By David Friend
THE CANADIAN PRESS
TORONTO – Alanis Obomsawin shared her hope for the future of Indigenous peoples by accepting the Glenn Gould Prize on Monday for her lifelong contribution to the arts.
Almost a year after the 89-year-old documentary maker was nominated by an international jury of her peers, she appeared at an in-person ceremony to accept the honor of $ 100,000.
Obomsawin, a member of the Abenaki Nation, has been recognized for her dedication to chronicling the lives and concerns of First Nations peoples for decades.
His work includes documentaries highlighting the Oka Crisis of 1990 and the raids on Listuguj Mi’gmaq First Nation in 1981.
The filmmaker says her feelings for the future run “deeper than hope.”
And she says she is motivated by a noticeable change in the way Canadians perceive Indigenous peoples.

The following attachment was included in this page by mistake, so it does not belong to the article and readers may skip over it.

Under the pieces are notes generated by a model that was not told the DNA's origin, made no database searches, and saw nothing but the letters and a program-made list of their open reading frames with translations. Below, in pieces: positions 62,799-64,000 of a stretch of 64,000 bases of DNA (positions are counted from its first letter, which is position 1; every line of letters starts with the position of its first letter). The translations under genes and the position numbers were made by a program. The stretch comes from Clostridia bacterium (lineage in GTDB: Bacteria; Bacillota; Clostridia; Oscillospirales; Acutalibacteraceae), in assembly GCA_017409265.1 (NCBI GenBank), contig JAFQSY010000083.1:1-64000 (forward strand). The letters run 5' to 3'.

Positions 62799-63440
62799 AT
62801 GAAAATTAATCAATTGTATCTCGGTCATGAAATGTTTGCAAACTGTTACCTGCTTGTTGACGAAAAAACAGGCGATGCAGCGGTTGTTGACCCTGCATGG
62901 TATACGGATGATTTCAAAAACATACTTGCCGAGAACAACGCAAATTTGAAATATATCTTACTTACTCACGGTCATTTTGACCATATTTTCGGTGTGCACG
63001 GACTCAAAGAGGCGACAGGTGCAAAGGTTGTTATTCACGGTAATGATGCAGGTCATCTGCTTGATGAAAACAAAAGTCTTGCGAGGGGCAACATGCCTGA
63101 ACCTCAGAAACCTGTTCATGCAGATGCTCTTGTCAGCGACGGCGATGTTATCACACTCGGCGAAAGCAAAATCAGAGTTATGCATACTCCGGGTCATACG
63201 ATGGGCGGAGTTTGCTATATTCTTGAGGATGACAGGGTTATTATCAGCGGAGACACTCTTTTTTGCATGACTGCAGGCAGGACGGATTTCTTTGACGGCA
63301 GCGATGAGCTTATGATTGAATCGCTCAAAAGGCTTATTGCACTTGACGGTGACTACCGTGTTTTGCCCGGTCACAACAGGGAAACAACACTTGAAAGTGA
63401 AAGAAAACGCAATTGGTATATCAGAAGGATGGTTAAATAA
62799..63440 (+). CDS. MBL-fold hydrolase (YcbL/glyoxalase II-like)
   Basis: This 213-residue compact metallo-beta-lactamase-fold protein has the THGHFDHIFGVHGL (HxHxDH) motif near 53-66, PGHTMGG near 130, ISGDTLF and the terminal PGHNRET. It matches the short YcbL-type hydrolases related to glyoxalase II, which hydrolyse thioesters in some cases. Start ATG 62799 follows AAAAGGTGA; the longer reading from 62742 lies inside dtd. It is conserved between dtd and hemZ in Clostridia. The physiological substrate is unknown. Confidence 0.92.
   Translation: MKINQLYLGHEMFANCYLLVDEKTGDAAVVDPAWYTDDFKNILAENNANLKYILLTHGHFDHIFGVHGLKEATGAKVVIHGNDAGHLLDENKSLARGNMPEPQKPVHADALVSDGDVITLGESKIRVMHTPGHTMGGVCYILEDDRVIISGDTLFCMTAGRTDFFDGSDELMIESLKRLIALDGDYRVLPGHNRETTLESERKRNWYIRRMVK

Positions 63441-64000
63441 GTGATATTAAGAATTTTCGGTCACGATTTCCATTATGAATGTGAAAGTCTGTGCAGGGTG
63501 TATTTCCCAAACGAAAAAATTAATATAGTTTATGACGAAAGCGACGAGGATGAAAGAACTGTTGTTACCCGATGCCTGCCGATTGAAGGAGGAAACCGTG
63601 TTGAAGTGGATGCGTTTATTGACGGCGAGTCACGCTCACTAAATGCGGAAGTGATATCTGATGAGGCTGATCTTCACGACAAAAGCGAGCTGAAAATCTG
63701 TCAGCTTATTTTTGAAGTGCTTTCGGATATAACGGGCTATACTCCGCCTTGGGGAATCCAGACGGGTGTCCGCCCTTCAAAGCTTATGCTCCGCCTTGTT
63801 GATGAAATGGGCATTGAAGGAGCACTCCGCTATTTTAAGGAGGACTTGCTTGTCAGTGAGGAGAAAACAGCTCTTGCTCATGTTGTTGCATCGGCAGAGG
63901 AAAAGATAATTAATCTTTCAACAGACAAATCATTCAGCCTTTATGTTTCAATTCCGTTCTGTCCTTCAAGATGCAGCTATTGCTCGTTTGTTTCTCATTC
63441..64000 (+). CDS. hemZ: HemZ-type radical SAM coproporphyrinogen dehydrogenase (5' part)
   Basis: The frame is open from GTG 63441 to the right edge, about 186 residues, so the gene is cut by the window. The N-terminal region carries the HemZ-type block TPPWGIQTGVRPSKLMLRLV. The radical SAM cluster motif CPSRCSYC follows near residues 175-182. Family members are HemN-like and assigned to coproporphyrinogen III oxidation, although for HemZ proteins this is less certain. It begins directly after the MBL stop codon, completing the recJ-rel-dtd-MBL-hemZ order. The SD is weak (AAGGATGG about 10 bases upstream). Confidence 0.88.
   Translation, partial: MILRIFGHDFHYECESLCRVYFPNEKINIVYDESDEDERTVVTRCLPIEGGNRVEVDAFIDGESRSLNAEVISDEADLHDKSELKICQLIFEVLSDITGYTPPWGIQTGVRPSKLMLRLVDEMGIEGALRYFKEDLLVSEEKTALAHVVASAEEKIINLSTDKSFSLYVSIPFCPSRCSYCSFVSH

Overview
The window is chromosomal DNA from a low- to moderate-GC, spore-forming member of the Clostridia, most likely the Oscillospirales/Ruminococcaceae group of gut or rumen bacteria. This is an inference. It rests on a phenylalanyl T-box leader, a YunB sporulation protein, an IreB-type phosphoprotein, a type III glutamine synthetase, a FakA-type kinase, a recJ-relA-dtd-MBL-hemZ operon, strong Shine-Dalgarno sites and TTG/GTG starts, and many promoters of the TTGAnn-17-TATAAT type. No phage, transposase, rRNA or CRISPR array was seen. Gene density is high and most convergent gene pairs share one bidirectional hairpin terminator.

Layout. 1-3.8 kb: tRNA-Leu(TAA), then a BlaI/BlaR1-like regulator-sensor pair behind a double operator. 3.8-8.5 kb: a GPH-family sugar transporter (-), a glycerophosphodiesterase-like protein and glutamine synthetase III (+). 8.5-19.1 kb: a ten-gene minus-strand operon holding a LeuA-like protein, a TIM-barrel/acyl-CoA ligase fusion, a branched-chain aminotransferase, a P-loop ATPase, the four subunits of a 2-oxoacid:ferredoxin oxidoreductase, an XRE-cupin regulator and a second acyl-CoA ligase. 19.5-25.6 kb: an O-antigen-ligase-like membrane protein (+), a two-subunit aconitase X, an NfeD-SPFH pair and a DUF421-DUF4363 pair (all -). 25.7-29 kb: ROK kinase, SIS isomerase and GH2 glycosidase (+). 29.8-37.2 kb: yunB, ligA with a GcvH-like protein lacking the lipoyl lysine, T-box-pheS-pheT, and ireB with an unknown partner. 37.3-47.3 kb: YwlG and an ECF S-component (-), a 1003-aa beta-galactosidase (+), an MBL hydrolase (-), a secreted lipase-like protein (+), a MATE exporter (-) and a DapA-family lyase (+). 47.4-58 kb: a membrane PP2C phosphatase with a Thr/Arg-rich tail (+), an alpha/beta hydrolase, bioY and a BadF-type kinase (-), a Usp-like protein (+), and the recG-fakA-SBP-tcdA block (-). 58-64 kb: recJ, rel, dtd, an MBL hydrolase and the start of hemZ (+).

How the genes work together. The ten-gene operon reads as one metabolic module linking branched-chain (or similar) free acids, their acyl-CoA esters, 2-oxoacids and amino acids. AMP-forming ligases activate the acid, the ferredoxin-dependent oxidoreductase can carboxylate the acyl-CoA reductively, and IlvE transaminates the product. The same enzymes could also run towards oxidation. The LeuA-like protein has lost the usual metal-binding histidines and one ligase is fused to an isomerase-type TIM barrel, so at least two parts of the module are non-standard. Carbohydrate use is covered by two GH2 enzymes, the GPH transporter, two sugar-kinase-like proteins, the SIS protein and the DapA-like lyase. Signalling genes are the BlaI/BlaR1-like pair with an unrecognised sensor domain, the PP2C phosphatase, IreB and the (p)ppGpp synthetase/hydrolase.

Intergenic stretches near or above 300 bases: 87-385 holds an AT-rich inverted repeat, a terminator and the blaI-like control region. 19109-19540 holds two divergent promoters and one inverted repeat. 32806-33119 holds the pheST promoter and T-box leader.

“Unlike 20 years ago, even 10 years ago, every time there was a display of injustice… it was a problem for most Canadians,” she said in a speech. thank you note posted online.
“Now I see, it’s 2021, people are caring. They want to hear.
They want justice for our people.
Established in 1987, the Glenn Gould Prize is named after the famous Canadian virtuoso pianist who died in 1982 at the age of 50 following a stroke.
The award, which is presented every two years, has been presented to the late American opera singer Jessye Norman, American composer Philip Glass, Canadian theater icon Robert Lepage and the late Canadian poet / composer Leonard Cohen.
Grammy-winning American musician and visual artist Laurie Anderson was the chair of this year’s international jury.
This report by The Canadian Press was first published on October 5, 2021.
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